a word applied by Europeans to any small, light boat on the Chinese pattern, used on the coasts of East Asia, 1610s, from Chinese san pan, literally "three boards," from san "three" + pan "plank." In 16c. Spanish made it cempan; Portuguese had it as champana.
1590s, pertaining to the three Roman emperors who reigned 69-96 C.E., the dynasty of (Flavius) Vespasian; see Flavius.
1590, one of the three fundamental functions of trigonometry, from tangent (adj.). From 1650s as "a tangent line." Figurative use of on a tangent is from 1771.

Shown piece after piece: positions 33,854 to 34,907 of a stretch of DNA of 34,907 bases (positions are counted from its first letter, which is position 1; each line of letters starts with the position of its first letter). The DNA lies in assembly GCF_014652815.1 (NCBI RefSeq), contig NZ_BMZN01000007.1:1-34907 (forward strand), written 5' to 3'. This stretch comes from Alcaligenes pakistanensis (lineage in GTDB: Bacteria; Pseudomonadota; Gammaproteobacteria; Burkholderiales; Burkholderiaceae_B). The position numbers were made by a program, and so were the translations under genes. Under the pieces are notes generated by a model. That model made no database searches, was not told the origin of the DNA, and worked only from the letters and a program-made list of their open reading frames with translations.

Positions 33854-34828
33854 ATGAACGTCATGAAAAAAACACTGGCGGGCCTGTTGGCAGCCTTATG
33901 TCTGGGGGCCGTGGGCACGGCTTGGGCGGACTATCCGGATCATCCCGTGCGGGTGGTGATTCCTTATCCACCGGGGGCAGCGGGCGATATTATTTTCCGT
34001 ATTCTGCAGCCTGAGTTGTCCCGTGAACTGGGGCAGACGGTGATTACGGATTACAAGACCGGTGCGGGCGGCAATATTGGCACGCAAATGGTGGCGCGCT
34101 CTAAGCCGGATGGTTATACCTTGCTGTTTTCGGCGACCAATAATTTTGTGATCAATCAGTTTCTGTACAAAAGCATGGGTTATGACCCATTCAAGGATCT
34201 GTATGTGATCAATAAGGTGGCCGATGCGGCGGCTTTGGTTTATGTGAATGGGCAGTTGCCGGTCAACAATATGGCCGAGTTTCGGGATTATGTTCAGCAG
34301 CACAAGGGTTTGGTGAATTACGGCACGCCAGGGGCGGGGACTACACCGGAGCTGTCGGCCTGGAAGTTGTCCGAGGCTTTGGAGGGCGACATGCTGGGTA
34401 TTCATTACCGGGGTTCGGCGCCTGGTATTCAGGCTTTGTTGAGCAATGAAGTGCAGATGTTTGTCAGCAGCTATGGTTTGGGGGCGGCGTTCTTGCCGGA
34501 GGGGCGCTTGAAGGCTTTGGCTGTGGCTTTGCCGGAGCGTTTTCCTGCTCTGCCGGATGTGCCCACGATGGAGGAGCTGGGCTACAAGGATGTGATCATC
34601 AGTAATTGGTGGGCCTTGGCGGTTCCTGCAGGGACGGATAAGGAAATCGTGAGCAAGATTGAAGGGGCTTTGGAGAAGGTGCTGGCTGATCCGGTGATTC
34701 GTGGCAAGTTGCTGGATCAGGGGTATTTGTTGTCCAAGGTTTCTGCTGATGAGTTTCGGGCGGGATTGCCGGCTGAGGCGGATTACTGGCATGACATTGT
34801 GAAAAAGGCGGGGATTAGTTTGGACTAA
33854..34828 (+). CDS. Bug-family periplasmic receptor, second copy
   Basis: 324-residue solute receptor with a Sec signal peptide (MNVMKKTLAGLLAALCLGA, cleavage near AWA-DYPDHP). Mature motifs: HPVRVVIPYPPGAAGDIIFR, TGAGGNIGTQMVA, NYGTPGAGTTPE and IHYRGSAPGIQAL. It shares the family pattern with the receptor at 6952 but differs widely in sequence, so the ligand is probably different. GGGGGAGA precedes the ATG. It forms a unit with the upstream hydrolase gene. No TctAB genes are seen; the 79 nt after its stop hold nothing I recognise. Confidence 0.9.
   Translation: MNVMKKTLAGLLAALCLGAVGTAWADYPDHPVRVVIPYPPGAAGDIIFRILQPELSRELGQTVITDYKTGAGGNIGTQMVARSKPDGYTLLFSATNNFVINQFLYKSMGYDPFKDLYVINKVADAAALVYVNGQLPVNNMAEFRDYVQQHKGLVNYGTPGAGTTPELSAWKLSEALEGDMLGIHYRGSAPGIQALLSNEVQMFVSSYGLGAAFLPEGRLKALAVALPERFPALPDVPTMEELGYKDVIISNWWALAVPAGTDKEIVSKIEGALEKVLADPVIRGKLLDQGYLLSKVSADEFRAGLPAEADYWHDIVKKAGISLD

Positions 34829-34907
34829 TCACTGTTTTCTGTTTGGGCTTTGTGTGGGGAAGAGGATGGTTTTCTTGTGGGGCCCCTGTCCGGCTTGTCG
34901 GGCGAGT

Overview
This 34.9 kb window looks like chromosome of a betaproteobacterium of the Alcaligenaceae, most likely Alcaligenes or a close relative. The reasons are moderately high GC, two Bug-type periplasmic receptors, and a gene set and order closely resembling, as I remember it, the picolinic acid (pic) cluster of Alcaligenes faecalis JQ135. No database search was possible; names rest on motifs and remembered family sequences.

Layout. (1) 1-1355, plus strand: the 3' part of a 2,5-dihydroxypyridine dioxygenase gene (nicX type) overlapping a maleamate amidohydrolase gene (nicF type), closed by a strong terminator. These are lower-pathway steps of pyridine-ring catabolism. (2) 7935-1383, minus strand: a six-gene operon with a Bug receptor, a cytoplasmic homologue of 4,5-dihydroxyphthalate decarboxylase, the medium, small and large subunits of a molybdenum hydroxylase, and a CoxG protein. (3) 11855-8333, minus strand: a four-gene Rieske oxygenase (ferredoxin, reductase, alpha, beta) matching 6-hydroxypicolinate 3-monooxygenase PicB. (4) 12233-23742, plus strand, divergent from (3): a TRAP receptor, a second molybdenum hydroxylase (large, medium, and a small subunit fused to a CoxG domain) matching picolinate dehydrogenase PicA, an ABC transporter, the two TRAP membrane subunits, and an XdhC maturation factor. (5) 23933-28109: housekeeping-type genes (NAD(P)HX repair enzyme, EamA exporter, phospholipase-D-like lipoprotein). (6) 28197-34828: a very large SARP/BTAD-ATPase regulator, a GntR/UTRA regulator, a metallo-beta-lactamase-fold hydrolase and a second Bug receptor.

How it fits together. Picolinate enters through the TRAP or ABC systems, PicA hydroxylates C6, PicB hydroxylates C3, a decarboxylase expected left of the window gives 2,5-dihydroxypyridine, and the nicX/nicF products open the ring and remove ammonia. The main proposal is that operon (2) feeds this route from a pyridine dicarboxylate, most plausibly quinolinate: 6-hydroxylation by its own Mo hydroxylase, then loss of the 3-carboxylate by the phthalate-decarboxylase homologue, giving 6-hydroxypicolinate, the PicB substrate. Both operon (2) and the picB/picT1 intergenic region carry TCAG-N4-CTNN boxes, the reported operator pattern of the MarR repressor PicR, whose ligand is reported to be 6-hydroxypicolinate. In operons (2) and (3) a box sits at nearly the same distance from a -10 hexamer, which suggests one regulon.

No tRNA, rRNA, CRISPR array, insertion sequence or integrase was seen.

in France and U.S., "1,000 to the hundredth power," 1846, from centi- "one hundred" (in reference to the 100 groups of three zeroes it has beyond the first group of three zeroes) + ending from million, etc. Compare French centillion (by 1841). Generally used indefinitely for "a very large number." Related: Centillionth.
before vowels stere-, word-forming element meaning "solid, firm; three-dimensional; stereophonic," from Greek stereos "solid" (from PIE root *ster- (1) "stiff").